Credit unions meet consumer needs for-profit institutions cannot, and the financial crisis of the past two years underscores the role credit unions play in providing a financial service alternative. Although serving as a source of credit is their ordinary function, that credit unions continued to do so during a time when other lenders withdrew from the market is an extraordinary example of how the industry can serve a social purpose. Major financial experts and preeminent national news programs have noted credit unions’ accomplishments during this latest recession and have recommended consumers take advantage of the industry’s financial services and products.
Hush Puppies, Graffiti, and Credit Unions
In The Tipping Point, Malcolm Gladwell examines the “levels at which the momentum for change becomes unstoppable.” Credit unions are facing a tipping point in that they have broken into the public conscious. Last year, webcasts, broadcasts, and business reports described credit unions as a “model for others” (BusinessWeek) and “a reliable source of credit in a tempest tossed sea” (Wall Street Journal).
Public economic policy and press coverage in 2009 was about saving the pillars of the American economy; this year is about consumers. Unemployment is now the No. 1 public policy priority. Mortgage modifications, unemployment benefits, predatory lending, and consumer protection are topics for Main Street, not Wall Street.
And Main Street is where credit unions live and work. Public media now recognizes the value and timeliness of organizations that focus on member value, not the bottom line.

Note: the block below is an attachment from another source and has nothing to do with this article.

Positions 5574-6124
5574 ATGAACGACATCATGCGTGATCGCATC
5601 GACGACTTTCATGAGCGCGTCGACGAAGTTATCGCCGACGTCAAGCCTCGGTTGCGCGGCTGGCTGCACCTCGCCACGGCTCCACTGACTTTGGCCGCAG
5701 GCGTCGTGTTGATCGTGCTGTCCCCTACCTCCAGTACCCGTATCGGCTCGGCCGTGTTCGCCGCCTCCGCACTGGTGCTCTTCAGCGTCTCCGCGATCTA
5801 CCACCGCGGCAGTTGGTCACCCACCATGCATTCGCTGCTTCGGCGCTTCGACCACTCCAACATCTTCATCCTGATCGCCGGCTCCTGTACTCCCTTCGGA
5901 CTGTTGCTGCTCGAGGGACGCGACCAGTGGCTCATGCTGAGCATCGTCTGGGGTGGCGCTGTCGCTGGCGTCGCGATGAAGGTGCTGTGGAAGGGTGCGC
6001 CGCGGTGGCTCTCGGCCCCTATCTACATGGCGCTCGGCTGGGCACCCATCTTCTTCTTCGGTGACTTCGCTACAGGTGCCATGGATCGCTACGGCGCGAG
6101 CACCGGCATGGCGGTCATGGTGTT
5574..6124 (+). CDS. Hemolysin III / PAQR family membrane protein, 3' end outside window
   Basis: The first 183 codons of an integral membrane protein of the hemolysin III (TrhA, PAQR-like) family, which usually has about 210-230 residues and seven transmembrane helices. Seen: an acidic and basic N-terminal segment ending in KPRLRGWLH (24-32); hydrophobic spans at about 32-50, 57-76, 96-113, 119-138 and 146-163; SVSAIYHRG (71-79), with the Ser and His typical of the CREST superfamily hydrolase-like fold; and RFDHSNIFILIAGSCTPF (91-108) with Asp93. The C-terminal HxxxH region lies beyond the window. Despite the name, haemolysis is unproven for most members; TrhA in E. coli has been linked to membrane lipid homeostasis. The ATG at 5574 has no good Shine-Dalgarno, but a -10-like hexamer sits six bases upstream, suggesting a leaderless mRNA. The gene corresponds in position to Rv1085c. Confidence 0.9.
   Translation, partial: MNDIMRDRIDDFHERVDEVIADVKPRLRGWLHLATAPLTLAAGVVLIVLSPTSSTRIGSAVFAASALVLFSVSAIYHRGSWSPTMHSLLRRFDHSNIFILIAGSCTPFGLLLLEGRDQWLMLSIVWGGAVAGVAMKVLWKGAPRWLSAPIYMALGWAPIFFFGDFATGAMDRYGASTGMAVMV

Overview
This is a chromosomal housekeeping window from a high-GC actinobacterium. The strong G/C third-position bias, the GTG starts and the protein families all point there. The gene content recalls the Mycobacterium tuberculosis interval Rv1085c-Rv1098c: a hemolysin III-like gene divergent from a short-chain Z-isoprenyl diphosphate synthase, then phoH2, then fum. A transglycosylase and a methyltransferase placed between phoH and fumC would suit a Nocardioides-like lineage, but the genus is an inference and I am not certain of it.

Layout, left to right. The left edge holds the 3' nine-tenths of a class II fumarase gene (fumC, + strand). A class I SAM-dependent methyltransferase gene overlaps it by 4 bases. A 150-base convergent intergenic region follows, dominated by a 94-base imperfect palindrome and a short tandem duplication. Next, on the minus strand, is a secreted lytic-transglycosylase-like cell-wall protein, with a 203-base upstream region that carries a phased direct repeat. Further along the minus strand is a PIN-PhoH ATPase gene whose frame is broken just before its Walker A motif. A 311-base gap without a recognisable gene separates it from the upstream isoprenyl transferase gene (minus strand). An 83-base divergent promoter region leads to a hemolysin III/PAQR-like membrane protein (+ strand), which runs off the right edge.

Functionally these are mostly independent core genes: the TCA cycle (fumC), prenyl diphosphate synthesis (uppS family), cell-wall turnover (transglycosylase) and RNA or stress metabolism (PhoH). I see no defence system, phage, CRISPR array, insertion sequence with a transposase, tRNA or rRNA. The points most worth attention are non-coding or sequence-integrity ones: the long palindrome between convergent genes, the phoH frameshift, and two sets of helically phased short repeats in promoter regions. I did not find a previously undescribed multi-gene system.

Tipping Point Opportunities
In 2008 and 2009 credit unions helped members obtain credit, stay in homes, and renegotiate loans. In 2010 credit unions have an opportunity to expand their scope.
America’s small businesses generate two out of every three new jobs and have been an engine of economic growth for the past decade. Now, small businesses require more credit to jump-start job creation and recognize their potential in pulling the nation out of the employment slump.
During the recession, credit unions were leaders in providing credit to consumers and businesses. According to Callahan & Associates Peer-to-Peer software, loans for member businesses granted in 2009 totaled $9.7 billion, and total outstanding business loans grew by 10.5%. Total member business loans at December 31 reached $29.3 billion.
Lending practices in the banking world paint a contrasting picture. According to the Federal Reserve’s January Senior Loan Officer Opinion Survey, a net 3.7% of banks reported constricting lending standards for small businesses – those with less than $50 million in annual sales – during the past three months. This, coupled with tightened loan terms during the fourth quarter, contributed to a $423 billion contraction in small business loan origination in 2009, as reported by Peer-to-Peer.
What the Tipping Point Means for Credit Unions
Credit unions are poised to move forward. They are forging new fiscal relationships with the likes of real estate brokers, chambers of commerce, and universities. They are initiating conversations with entities that in the past were not aware of credit unions or did not see the value in local financial alternatives.
On the regulatory front, initiatives are expanding the industry’s role in economic recovery. Bipartisan support in Congress as well as in state and local legislatures is fueling proposals that increase credit unions’ small business lending authority and local deposit, investment, and development opportunities.
As the media, Congress, and the American public embrace credit unions’ value, performance expectations will expand. The notion of financial services organizations whose No. 1 goal is serving the interests of regular people is flourishing. The word is out. Credit unions can make 2010 not only the Year of the Consumer, but also the first year in a new decade of credit union leadership.